Ignore emotions at your own peril

Time magazine recently discussed dealing with the risk of swine flu and the writer (sept 22 ’09) made an interesting aside as to how the mind deals with risk and decision making; “Over the past 50 years, researchers who study human judgment have realized that we rely on emotions to make decisions about risk. We can’t possibly mull over every new piece of data our brains collect, so our emotions give us shortcuts, helping us make split-second judgments about that information. The more uncertainty, the more shortcuts we use. This is a good thing. People who have suffered brain damage that removes emotions from their calculations cannot function. They can’t make decisions, even simple ones.

Unfortunately in the church, we have dismissed emotions like one’s appendix. We all have them, but they don’t really do anything. Preachers concede that we must acknowledge our emotions but then in the next breath encourage us to ignore them dismissing them with throw-away lines like “we walk by faith not feeling”. The reality is we have created a generation of christians who really have no idea how to manage their emotional health because of the disconnect.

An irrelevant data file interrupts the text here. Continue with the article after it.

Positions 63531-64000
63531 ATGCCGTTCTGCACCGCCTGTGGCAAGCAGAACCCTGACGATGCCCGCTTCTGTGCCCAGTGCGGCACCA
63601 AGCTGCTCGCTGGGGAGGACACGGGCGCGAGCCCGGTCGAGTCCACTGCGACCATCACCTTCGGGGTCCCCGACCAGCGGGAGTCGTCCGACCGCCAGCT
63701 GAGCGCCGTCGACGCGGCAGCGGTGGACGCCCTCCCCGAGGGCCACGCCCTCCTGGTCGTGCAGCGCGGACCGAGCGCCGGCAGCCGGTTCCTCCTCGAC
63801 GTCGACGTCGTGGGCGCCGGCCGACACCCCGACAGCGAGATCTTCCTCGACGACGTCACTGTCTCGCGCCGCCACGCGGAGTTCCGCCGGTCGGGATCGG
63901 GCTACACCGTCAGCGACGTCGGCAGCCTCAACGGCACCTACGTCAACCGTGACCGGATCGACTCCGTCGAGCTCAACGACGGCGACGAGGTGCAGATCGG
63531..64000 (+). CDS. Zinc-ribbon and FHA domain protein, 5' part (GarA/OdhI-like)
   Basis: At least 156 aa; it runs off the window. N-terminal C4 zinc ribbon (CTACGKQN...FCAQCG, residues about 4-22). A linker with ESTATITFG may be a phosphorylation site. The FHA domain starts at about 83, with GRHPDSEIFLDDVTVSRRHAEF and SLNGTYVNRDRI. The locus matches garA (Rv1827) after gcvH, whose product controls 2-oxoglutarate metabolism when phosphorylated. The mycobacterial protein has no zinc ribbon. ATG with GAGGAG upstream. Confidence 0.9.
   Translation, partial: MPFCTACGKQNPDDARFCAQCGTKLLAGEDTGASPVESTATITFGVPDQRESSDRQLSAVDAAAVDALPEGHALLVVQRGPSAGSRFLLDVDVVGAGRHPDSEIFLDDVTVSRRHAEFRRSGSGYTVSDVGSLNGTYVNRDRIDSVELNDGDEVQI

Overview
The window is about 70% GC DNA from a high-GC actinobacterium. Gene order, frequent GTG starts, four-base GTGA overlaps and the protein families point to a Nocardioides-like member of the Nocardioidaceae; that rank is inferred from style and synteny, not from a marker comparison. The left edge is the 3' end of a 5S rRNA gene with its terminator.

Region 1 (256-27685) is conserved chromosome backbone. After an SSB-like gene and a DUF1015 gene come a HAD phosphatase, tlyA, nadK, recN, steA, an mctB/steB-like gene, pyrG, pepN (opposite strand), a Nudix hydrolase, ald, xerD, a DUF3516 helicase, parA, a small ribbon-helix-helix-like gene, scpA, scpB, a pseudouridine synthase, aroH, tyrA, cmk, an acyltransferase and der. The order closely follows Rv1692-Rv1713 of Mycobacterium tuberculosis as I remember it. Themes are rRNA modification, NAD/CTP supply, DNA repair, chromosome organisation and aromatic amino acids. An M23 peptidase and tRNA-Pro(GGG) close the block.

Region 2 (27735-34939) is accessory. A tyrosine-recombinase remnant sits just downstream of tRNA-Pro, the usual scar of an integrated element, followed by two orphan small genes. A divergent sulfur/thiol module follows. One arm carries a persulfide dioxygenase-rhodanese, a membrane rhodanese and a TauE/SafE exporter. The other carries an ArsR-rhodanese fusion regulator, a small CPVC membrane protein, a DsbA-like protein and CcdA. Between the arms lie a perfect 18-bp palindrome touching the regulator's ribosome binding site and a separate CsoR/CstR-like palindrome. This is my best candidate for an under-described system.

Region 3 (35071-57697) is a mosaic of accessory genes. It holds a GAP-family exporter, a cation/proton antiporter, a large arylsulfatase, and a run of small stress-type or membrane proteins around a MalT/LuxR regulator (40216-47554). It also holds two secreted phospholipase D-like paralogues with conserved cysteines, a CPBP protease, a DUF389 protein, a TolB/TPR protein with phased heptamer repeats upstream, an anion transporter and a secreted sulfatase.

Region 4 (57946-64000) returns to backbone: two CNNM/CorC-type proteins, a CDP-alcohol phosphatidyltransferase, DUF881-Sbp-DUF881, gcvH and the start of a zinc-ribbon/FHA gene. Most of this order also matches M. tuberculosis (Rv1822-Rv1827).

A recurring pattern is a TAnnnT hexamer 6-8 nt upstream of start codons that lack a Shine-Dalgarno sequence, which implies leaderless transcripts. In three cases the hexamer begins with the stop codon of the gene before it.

If researchers are right (and I suspect they are in this case) that emotions are significant in decision making, christian leaders will need to get their head around it and deal with it, rather than viewing emotions as a side effect and inconsequential. As analytical and introverted as I am, I’ve come to realize I’m far more emotional than I would like to think. The problem is, I have no idea how to understand, acknowledge and manage my emotions, because I’ve always been taught they are more of a hindrance than a help.

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